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I had the opportunity to interview a woman who wears many hats and one of those just happens to be that of single mom. CJ describes herself as “half woman, half amazing” and I would have to agree. Here is the story of her journey as a single mom and the lessons that she has learned along the way…
Meet CJ – half woman, half amazing!
I’m a single mother of a 13 year-old son with a full-time career, recently completed my master’s degree and happen to be living in one of the toughest places for raising a child and especially for dating – Los Angeles, California.
There are a few things that I’m pretty passionate about including my mission to arm my son with all that he needs and more to make it as a young black male in America, but it doesn’t end there. Public speaking is something that I feel like I was born to do and have been involved with an organization called Toastmasters International for over 10 years. Whether I’m competing in a speech contest on impromptu speaking or teaching people how to deliver evaluations/feedback effectively, I seem to be missing my calling in using my mouthpiece to get to bigger and better places.
My other activities and hobbies include a zeal for traveling, jewelry making, photography, attending live music events and blogging about my dating experiences.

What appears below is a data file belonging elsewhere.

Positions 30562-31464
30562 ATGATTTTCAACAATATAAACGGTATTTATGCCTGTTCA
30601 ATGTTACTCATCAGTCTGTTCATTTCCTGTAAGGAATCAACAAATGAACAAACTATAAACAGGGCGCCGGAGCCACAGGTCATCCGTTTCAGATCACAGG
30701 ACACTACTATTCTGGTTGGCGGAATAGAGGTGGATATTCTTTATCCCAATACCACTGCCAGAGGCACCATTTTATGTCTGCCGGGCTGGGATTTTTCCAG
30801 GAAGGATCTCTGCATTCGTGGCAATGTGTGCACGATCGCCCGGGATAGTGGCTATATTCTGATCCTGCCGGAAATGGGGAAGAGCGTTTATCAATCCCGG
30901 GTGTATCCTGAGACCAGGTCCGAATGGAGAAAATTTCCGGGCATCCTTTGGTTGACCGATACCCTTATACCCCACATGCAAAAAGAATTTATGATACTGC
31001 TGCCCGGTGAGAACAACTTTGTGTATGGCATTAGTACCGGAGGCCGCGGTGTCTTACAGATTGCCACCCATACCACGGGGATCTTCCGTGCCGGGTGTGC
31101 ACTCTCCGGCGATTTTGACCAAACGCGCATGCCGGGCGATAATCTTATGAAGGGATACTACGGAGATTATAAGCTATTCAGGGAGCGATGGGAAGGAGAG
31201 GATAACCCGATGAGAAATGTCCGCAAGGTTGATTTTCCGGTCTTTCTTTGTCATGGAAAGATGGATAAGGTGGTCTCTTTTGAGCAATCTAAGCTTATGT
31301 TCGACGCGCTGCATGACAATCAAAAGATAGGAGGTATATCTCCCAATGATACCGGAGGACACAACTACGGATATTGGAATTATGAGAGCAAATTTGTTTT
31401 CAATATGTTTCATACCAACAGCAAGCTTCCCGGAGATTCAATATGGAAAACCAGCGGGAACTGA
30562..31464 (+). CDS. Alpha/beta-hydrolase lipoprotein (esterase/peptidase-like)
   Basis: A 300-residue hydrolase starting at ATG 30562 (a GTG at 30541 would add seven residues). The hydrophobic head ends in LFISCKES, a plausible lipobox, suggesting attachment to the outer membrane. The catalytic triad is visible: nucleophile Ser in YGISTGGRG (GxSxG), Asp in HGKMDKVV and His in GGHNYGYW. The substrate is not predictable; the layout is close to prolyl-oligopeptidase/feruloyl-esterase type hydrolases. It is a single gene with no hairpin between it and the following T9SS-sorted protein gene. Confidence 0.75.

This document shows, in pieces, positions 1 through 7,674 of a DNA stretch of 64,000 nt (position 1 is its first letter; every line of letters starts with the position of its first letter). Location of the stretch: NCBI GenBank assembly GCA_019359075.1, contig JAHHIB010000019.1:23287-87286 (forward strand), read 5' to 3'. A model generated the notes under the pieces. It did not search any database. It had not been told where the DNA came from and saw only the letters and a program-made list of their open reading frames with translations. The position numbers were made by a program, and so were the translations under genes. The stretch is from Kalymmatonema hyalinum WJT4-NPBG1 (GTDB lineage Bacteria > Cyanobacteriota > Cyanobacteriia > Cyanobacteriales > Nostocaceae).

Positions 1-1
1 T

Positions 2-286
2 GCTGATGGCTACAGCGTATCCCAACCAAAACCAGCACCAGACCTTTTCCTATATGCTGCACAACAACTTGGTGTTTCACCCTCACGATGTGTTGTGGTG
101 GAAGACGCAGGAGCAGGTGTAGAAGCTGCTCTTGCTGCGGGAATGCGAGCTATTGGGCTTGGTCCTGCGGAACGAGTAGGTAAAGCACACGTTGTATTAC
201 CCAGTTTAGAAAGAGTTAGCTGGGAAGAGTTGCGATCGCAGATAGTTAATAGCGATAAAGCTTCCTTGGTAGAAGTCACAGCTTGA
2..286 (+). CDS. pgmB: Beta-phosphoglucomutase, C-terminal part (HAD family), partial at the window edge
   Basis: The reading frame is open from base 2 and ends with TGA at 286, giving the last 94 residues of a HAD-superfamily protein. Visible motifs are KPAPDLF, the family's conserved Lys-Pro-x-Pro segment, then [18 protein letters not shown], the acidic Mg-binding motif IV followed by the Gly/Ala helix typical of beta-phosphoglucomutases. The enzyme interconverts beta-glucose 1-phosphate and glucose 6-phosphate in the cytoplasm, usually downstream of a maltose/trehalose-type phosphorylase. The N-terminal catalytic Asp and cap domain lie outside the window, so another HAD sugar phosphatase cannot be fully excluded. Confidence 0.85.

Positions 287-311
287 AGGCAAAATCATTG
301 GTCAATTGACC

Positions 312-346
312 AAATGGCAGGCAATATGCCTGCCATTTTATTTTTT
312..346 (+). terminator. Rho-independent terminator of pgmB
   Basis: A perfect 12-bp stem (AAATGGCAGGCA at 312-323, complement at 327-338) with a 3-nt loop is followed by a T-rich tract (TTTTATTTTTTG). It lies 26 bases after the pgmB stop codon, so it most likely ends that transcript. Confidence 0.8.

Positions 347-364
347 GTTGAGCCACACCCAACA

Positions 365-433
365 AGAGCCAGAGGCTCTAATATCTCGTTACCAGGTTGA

I told myself at an early age that I wasn’t interested in having children and if I did, would never have any out of wedlock and become a “baby mama”. I saw how much of a challenge it was to have both parents in the home and active and was terrified when hearing the stories of my friends who had children and were going at it alone. For the longest time, I did all that I could to prevent myself from being in the single parent category and unfortunately, a few trips to the abortion clinic supported my efforts. Once I became a college graduate, had a decent job and seemingly “had it together” the thought of parenting didn’t seem too frightening but still wasn’t so wasn’t an immediate goal at 26 years of age.
But alas, during a single stint and me dipping back with an ex-boyfriend from college I ended up pregnant by him (again) but this time out of fear that all of the scarring from abortions, decided to keep it. Long story short – I was up front and truly a single woman but he wasn’t so truthful and had been involved in a long-term relationship. Needless to say, that was a lonely pregnancy while my son’s father tried to convince me not to keep the baby and he kept the news from his family until a few months after our child had been born. I preach this over and over and over again – lies that people tell don’t just affect them, but has a ripple affect into the lives of many others.
There’s a plethora of challenges when it comes to rearing a son alone which include financial, emotional drain and strain, time management struggles and societal stigmas.